SAN DIEGO (CNS) – A man convicted of sex crimes against children in Northern California who was recommended for conditional release to a Pauma Valley home will no longer be considered for placement in San Diego County, prosecutors said Friday.
Joshua Cooley, 40, is classified as a Sexually Violent Predator, a designation for those convicted of sexually violent offenses and diagnosed with a mental disorder that makes them likely to re-offend.
According to the San Diego County District Attorney’s Office, Cooley was convicted in Humboldt County of sex crimes against underage girls.
The Department of State Hospitals recently recommended placing Cooley at 15077 Adams Drive after attempts to find a suitable Humboldt County location were unsuccessful, according to the DA’s Office.
The address is the same location where another Sexually Violent Predator, Joseph Bocklett, was recently recommended for release. San Diego County Superior Court Judge Howard Shore ultimately decided against the placement, ruling that it would bring the 76-year-old Bocklett too close to areas frequented by families.
San Diego County District Attorney Summer Stephan lodged a strong objection to Cooley’s proposed placement, citing Shore’s ruling and the potential risks to the public.
“Ignoring and overlooking Judge Shore’s thorough, thoughtful and well- reasoned conclusions and continuing to consider this location for placement of an SVP is reckless and irresponsible,” Stephan wrote in a letter to Liberty Healthcare and the California Department of State Hospitals, which are tasked with locating suitable post-release housing for sexual predators.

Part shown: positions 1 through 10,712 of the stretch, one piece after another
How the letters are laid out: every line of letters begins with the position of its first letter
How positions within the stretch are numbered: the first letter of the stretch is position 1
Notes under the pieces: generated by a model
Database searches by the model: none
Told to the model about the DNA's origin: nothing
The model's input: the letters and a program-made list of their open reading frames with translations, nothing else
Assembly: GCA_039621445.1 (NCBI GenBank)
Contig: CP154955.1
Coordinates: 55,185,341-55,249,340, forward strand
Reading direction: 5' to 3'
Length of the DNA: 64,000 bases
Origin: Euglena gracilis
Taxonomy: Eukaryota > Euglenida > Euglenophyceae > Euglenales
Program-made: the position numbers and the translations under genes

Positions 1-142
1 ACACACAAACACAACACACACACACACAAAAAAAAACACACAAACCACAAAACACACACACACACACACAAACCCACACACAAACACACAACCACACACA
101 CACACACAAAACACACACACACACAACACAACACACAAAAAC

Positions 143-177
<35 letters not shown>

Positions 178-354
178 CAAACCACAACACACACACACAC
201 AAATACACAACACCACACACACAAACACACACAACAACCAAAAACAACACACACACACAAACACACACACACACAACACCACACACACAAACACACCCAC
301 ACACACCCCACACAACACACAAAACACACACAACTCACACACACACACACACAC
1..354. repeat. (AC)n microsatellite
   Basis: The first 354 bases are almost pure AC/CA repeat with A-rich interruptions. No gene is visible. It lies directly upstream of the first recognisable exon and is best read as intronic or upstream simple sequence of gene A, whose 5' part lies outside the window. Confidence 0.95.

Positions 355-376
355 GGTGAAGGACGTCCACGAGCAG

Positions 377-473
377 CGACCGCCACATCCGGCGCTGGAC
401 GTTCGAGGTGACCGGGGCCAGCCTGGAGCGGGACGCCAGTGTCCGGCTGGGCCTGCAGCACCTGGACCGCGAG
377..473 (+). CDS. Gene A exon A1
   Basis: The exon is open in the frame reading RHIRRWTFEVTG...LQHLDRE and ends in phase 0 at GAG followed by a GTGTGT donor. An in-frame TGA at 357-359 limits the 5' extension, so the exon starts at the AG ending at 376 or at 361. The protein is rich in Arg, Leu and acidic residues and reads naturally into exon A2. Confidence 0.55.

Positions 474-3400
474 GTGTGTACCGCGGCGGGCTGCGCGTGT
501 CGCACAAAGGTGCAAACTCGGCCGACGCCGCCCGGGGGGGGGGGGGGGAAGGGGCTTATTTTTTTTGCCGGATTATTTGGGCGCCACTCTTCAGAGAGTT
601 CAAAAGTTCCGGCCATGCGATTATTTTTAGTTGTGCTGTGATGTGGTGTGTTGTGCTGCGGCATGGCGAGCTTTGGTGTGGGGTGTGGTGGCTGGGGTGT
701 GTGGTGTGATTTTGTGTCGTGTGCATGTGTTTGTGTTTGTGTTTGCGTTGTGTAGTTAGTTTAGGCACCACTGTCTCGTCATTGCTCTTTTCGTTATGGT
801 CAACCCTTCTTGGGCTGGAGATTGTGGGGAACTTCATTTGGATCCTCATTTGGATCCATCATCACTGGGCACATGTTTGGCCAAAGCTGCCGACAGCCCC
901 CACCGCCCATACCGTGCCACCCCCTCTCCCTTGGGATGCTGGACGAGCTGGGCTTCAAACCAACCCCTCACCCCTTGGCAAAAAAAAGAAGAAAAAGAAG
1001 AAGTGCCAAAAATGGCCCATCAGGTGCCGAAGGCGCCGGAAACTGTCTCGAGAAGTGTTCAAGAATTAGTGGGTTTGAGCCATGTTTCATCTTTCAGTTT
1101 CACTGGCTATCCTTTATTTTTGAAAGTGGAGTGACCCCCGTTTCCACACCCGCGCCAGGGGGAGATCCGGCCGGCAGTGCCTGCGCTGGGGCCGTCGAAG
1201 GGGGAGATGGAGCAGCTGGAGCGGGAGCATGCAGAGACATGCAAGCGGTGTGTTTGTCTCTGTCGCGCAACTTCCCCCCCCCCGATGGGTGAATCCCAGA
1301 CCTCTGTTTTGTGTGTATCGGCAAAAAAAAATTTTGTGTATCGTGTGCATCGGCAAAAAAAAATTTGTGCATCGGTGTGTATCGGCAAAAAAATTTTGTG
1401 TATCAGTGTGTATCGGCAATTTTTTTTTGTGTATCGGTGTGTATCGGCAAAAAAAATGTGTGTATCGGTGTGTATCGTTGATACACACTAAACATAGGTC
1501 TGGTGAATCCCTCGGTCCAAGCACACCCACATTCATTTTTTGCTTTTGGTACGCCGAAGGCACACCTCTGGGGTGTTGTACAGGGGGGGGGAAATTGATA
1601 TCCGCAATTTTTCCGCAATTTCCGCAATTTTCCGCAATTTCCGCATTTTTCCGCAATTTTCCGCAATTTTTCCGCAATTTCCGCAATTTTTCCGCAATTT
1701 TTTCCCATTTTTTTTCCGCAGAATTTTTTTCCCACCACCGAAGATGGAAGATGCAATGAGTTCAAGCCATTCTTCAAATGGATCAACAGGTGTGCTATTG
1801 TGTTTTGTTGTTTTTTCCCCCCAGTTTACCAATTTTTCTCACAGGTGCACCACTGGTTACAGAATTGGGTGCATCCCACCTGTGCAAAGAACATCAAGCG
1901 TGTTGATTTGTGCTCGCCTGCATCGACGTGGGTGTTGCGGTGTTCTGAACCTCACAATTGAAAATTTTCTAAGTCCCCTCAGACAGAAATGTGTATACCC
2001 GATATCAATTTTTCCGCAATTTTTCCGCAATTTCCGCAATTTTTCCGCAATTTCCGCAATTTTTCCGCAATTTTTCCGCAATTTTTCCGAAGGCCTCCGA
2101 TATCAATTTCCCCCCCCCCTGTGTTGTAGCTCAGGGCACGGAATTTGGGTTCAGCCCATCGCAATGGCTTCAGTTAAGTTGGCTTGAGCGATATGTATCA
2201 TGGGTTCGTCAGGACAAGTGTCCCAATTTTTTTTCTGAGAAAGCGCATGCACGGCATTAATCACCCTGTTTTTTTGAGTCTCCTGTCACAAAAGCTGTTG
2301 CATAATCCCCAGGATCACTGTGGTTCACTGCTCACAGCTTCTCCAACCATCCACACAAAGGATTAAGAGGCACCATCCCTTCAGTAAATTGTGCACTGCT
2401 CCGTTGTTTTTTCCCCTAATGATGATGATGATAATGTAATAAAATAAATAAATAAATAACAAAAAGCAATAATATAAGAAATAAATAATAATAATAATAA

Stephan wrote that if the placement was considered inappropriate for Bocklett, a senior citizen, the much younger Cooley represented an even greater risk.
According to the DA’s Office, Liberty Healthcare has stated that the recommendation was made in error, and the Department of State Hospitals no longer feels the Pauma Valley address is a suitable location for Cooley. An Oct. 9 virtual court hearing was scheduled in Humboldt County Superior Court to discuss the proposed placement, but that hearing has since been vacated.
“This placement would have put children and families at risk, so we went to battle alongside our community, and we prevailed,” Stephan said. “I want to acknowledge that the system worked in that the State Department of Hospitals gave serious consideration to our concerns and spared us from an extended legal battle in court. They showed that they care about our community. I also want to acknowledge the SAFE Task Force, led by the sheriff’s department, for all their work giving notification and gathering input from the community. As always, the DA Sex Crimes and Human Trafficking Division demonstrated their commitment to keeping our children safe and the community stood firmly with us in stopping this placement.”